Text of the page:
Optiforum 3/2007 PDF Print E-mail

Kalahari clinics open eyes

The forgotten people on the edge of the Kalahari, who have had no access to eye care for more than a dozen years, can now see again thanks to the efforts and sponsorship of Ebony Optical, Hoya Hill Optics and Keith Reid Optometrists.

On the edge of the vast Kgalagadi desert in the Northern Cape, people – some of them San – are poor and largely unemployed in the small communities of Askham, Andriesvale and Welkom. Far from the main centres, they are without transport or money to visit the nearest optometrist at Upington more than 250 kilometres away. Now these marginalised people have got the eye care they deserve and will be receiving their spectacles in mid-June.


This was made possible through the efforts of Fish Hoek optometrist Keith Reid, who has visited the Kgalagadi


numerous times over the past 20 years. ‘I really feel for these people,’ he says. ‘It’s heartbreaking to see how poor and forgotten they are. I’ve had so much joy from the area that I decided to put something back.’


The result was five days of eye clinics, jointly sponsored by Ebony Optical, Hoya Hill Optics SA and Reid himself, who donated his time, expertise and some costs. Ebony donated modern, upmarket spectacle frames, and Hoya Hill sponsored the lenses and fitting. All of this was at no cost to the patients. 

Both Ebony’s Dean Norman and Hoya Hill’s Donald Currie were glad to contribute their company’s resources, noting that they were keen to be involved in such worthy efforts to help underprivileged people. Neither was concerned about putting a limit on the number of spectacles their companies would sponsor, offering to give ‘whatever is needed’.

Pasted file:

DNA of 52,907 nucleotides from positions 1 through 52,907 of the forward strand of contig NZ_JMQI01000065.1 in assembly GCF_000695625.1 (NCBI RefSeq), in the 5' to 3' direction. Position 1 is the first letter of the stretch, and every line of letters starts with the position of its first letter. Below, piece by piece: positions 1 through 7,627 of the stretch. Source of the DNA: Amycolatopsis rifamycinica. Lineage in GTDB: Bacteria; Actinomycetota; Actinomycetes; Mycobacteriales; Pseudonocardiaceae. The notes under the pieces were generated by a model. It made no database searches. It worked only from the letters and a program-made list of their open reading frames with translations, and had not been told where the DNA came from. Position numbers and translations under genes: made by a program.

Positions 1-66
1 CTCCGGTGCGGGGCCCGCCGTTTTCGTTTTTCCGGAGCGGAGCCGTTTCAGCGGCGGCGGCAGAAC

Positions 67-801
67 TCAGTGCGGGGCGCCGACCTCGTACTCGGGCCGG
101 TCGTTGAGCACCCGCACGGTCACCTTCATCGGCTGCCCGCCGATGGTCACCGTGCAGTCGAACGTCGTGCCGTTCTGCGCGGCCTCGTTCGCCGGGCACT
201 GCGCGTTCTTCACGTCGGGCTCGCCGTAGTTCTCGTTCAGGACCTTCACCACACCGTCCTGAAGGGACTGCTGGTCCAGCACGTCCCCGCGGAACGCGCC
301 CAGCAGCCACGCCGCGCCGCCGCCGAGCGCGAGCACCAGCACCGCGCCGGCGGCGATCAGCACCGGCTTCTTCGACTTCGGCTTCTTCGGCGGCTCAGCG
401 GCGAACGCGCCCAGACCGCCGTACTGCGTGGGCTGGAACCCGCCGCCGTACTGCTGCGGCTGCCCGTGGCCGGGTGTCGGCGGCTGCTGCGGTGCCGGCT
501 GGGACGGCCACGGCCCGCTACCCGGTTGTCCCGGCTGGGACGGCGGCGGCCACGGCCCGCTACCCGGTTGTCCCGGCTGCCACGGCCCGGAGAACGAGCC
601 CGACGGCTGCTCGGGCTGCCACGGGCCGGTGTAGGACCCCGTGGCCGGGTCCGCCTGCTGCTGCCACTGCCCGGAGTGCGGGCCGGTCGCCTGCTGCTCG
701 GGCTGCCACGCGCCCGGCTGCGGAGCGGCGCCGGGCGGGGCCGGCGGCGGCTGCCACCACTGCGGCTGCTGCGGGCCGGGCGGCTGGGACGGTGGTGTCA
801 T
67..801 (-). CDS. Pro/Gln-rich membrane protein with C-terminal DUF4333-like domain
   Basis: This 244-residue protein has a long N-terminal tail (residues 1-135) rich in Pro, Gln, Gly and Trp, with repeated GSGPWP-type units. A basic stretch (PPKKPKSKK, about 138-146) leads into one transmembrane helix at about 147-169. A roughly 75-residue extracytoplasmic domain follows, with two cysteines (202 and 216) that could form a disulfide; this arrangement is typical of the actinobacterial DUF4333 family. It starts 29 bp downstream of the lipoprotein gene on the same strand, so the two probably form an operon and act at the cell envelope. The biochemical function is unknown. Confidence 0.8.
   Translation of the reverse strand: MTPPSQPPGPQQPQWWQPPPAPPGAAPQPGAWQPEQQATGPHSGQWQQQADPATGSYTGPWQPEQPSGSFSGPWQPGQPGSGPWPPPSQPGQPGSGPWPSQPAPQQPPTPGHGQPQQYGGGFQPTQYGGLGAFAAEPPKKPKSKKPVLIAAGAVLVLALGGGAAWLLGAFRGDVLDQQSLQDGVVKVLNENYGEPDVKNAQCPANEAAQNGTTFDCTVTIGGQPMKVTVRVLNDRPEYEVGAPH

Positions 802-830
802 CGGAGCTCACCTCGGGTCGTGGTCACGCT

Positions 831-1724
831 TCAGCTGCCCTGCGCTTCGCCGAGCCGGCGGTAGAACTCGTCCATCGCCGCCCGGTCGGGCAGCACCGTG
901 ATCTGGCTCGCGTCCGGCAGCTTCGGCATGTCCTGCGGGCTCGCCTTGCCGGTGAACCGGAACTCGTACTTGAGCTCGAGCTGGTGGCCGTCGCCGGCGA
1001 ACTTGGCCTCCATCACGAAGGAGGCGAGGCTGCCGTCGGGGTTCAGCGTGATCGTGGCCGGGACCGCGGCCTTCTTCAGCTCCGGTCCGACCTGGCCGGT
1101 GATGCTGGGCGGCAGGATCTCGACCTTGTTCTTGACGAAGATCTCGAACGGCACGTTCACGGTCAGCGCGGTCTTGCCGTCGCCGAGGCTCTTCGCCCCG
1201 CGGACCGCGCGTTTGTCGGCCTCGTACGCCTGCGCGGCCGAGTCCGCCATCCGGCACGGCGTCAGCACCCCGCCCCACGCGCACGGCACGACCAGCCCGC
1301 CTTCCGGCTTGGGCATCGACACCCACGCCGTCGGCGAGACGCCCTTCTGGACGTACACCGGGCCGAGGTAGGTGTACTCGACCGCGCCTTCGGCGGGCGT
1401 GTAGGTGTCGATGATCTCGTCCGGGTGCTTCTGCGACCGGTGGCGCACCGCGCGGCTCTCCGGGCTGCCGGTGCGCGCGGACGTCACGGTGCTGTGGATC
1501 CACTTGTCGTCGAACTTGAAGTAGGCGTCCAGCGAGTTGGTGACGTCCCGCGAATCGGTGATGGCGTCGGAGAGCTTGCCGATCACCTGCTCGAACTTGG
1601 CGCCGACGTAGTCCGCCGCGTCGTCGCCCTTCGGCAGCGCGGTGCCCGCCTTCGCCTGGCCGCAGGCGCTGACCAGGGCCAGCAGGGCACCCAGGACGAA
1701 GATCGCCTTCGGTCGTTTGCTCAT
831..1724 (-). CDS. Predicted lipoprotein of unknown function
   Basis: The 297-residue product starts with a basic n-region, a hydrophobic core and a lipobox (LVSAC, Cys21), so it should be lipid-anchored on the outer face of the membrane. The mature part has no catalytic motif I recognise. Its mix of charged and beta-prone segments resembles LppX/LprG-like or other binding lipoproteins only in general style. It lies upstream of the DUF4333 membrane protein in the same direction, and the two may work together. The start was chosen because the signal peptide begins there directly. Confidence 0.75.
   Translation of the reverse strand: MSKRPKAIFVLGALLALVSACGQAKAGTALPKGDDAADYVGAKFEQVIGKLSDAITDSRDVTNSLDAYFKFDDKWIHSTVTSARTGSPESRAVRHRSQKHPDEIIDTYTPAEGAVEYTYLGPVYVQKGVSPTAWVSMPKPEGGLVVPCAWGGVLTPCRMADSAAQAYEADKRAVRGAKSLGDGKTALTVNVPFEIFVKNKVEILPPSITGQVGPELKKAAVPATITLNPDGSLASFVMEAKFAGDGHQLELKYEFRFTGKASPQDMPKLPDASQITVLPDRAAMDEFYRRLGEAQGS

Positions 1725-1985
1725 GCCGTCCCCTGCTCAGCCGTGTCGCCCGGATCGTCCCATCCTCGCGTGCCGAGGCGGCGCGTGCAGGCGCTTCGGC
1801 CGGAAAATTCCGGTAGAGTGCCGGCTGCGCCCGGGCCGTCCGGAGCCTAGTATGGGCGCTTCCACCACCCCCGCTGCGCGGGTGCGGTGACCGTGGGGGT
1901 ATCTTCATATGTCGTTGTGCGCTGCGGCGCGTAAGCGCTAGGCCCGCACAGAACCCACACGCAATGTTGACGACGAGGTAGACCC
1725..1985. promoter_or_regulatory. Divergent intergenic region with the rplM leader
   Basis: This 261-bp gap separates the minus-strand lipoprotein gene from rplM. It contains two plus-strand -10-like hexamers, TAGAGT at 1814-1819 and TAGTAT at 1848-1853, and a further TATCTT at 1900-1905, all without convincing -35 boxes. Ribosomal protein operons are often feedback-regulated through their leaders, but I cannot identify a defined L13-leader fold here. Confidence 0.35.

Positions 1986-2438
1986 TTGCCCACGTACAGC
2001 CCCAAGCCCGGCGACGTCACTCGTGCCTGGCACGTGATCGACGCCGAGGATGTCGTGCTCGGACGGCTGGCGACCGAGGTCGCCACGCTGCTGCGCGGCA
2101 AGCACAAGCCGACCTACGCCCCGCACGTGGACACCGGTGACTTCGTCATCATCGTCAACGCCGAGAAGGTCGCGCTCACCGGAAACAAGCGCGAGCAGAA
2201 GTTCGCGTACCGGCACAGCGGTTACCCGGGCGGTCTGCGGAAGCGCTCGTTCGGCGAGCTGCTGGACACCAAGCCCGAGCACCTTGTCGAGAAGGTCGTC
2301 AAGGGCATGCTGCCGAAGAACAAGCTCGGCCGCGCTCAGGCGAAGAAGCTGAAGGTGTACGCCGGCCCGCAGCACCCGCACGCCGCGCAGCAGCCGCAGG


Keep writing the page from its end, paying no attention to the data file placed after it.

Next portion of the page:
With the aid of an auto-refractor, Reid screened some 400 schoolchildren at primary schools in Askham and Welkom, prescribing where necessary, and examined a further 200 patients at clinics in Askham, Andriesvale and Welkom. The ‘clinics’ were sometimes half-broken buildings, even an army tent under a camelthorn tree. He prescribed 130 pairs of spectacles, which – without sponsorship – would have cost the patients in excess of R70 000. Thanks to the generosity of Ebony and Hoya Hill, the grateful patients paid not a single cent. Such was the demand for the service that some of the patients waited in the heat for hours before they could be seen.

Several people could unfortunately not be helped because of macular degeneration or cataracts, but those with cataracts or pathology were referred to Gordonia Hospital in Upington. Many others simply wanted to be able to do needlework or read the Bible. ‘It’s wonderful to see the broad smiles on their faces when they look through the trial frames for the first time,’ says Reid. ‘It’s as if a light has come on for them in the darkness.’

Numerous people in the area suffer from dry, burning eyes due to the sharp sunlight, extremely dry climate and windy conditions. In future, it is hoped to get sponsorship from a sunglasses supplier in order to help them.

It is also hoped to make these clinics an annual service so that some of the other remote areas that were not serviced this time around can benefit as well.


Previous sponsors

Basic Optical

Carl Zeiss Vision
Ebony Optical

Optic Trade Links

Trans Hex Group

Welch Allyn

Lee Daniels